Carter Paulmier's path to voting for Trump started in 2008, when he fell in love with Barack Obama. Paulmier, a political junkie, couldn't cast a ballot for the then senator from Illinois—he was only 15 at the time—but Obama appealed to him like no other politician.
"I remember him coming from behind in the primary against Hillary [Clinton]," says Paulmier, who went on to vote for Obama in 2012. "The 2008 primary gave Obama an unstoppable momentum at the time."
Paulmier saw that same kind of momentum in 2016 in the outsider campaigns of Bernie Sanders and Donald Trump. But Sanders couldn't defeat his party's establishment, whereas Trump knocked out mainstream Republicans, even Jeb Bush, the product of a political dynasty. For Paulmier, that was a reminder of Obama's outsider strength in defeating America's other dynasty in 2008, the dynasty that Sanders failed to demolish in 2016.
Paulmier refused to be one of those disillusioned Bernie supporters who was resigned to voting for Clinton. Conventional partisan wisdom holds that if your candidate loses in a heated primary campaign, you eventually get over it and stand with the party in the end like a good soldier. Clinton herself went to work for Obama as secretary of state while plotting her comeback to electoral politics.
But Paulmier didn't have that kind of loyalty to the Democrats. For him, the path from Sanders to Trump—both of them rebels—was smooth. "The overlap between the interests of Bernie supporters and Trump supporters was real but not discussed in the media," says Paulmier. What were those interests? "Mainly ending corporate collusion politics, bringing in domestic industry, establishing a border, which Bernie was in favor of. I think there is a lot of more commonality."
So Paulmier endured the incredulity of his parents, lifelong Democrats who lived in Philadelphia, and became part of a pattern in several swing states that may well have delivered a close election to Trump—the emergence of the Obama-Trump voter. The Republican nominee carried Wisconsin's ten Bush-Obama counties, counties that George W. Bush won in 2000 and 2004 and Obama won in 2008 and 2012. Trump also won Iowa's four purple and Michigan's four swing counties. In Ohio, Trump grabbed three of the state's four Bush-Obama counties.
In Paulmier's home state of Pennsylvania, Trump carried Erie County, on the northwestern tip of state, with 48.8 percent of the vote to Clinton's 46.8 percent—even though Obama trounced Romney there by a whopping 57.9 percent to 40.9 percent margin in 2012. On the other end of the state, Trump carried Northampton County, winning 50 percent of the vote to Clinton's 46 percent; Obama won that county with 51 percent in 2012. Also in northeastern Pennsylvania, Trump won 58 percent of vote in Luzerne County, where Obama beat Romney 51 to 46.
Watch VICE News Tonight's segment on how the election was run in North Carolina:
The same appeal that drew Paulmier to Trump worked on voters all over the country.
"It was very, very tough," says Richard Hartman, 59, an insurance consultant who lives in Pleasantville, New York.. "I went back and forth so many times. One of the biggest things, every time he'd open his mouth, I'd start to switch and think, You know what? I'll just vote for Hillary."
In the end, however, Hartman's affinity for outsiders won out; he wanted to see a businessman in the White House. Hartman did what four of his five children wouldn't do and voted for Trump—for some of the same reasons he cast ballots for eccentric third-party candidate Ross Perot in 1992 and Obama in 2008 and 2012.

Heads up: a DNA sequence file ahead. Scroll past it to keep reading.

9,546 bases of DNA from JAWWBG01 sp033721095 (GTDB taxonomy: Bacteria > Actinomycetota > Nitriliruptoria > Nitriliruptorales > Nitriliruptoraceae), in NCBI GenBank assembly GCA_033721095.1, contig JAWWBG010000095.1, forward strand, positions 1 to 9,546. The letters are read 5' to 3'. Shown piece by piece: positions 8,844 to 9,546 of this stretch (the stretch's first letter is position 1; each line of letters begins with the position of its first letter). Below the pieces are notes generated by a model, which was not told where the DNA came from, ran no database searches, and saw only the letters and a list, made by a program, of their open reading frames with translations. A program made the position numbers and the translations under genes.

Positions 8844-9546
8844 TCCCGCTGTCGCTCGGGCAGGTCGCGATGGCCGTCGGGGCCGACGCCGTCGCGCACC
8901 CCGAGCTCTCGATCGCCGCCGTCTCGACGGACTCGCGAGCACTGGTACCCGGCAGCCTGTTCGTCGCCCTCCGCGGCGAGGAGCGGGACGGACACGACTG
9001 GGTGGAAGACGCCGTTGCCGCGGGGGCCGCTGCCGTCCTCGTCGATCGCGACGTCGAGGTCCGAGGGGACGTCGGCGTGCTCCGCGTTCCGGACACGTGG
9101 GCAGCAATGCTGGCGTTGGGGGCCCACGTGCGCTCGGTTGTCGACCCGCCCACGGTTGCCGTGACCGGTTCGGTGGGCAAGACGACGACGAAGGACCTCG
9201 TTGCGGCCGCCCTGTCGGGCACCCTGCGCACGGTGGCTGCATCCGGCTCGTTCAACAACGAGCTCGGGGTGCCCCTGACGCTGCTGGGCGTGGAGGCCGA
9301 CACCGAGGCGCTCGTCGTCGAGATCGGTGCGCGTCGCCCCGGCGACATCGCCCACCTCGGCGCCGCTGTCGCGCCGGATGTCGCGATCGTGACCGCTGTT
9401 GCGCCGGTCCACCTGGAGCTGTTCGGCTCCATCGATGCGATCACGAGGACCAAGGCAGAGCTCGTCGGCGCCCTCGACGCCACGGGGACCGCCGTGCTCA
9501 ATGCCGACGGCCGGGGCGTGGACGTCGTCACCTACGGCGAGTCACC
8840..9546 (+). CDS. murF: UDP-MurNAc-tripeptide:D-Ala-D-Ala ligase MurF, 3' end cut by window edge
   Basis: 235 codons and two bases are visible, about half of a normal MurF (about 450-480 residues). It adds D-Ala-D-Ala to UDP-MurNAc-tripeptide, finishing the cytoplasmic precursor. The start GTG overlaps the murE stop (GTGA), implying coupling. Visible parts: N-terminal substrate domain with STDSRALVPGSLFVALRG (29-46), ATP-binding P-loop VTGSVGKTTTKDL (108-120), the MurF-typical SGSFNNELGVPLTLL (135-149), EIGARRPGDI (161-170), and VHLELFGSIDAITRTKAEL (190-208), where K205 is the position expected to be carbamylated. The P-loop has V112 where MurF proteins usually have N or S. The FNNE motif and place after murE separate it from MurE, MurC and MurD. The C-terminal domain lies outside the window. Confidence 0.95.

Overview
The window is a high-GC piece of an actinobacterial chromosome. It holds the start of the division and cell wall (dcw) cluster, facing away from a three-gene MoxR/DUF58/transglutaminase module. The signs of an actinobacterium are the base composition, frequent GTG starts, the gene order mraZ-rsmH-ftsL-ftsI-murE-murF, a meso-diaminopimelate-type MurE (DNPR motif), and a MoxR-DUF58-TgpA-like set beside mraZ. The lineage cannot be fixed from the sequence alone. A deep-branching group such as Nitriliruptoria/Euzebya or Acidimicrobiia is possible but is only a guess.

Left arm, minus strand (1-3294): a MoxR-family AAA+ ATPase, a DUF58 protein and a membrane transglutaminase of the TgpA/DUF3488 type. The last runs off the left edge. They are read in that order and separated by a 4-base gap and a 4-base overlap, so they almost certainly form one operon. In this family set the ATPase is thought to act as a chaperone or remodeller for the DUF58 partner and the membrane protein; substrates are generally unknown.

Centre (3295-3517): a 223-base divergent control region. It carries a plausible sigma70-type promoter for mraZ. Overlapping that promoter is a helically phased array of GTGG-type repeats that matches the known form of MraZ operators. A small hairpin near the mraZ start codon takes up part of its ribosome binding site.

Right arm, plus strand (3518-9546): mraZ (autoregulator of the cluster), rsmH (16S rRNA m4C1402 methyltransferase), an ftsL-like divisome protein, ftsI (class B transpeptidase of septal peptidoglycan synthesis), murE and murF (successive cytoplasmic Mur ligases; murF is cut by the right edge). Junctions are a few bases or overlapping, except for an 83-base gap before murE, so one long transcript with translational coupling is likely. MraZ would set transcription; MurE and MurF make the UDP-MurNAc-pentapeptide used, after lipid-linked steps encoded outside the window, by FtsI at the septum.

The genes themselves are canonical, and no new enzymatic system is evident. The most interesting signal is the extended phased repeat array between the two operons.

"I was all excited when Ross Perot ran. I was tired of the status quo. I was tired of business as usual," Hartman tells me. "The initial attraction with Obama and even some of the attraction to Trump was that it's not the status quo… There may have also been a little bit of my underdog type of mentality that definitely resonated with voting for Obama the first time and Trump this time. The backroom deals—and that's what I thought we were gonna get with Hillary. More of the status quo, more of the backroom deals, the corruption, the lying."
Hartman knows about being an outsider, the odd man out. He grew up in Queens during a time of rapid change—when he entered Junior High School 192 in 1968, the school was 40 percent white. By the time, he graduated, it was less than 5 percent white. His white family remained in the neighborhood as the racial makeup changed from white to black; he was used to being in the minority at parties, of being one of the only whites on the F train.
"One of the things that turned me off to Trump the most was his bullying, but then I rationalized that as that's part of being a businessperson. I don't know. It was tough."
Hartman says he had to overlook parts of Trump's campaign—the wall, the comments about Muslims and Mexicans. "That was the toughest part. I think because of my background and because of the way I was raised. Could I vote for someone like that?" Hartmans tells me. "And the way I rationalized it to myself was I actually thought he was just playing to the crowd. I felt that he would say almost anything to get elected… One of the things that turned me off to Trump the most was his bullying, but then I rationalized that as that's part of being a businessperson. I don't know. It was tough."
Warren Rogers, another Obama-Trump voter, was similarly conflicted. "My mind is still not made up and I have already voted," he tells me. "At one point in the election, I felt like I was choosing between Hitler and Mussolini."
Rogers, a former hedge fund manager who now owns an energy investment firm in Austin, Texas, favored Trump over Clinton because he wasn't a creature of DC. "I don't really believe you can not have someone who is part of the problem fix the problem," he says. "I valued Obama as someone who was a very junior senator. He didn't have a lot of experience. I liked that he was liberal, but centrist, and I connected with him. And I also believe the country needed more inclusion and it can't always be a old white man, and when you have a young, democratic candidate who is very well educated and can connect a lot of voters, it was an easy choice."
The choice for Trump was not as easy. He went back and forth, sometimes drawing on his conversations with the convicts he meets through his volunteering with a Christian prison outreach program.
"I led a class on, 'How does a Christian vote?' You're talking to people who have lost their right to vote. So there's even more passion. We spent a lot of time considering, if you could vote, who would you vote for? Why would you do it? It was always interesting in an environment where people are bearing the weight of their sins," Rogers tells me. "The thing that is important to me is predominantly poverty, social justice, and the divide in the US—and the second to that is the broken political system."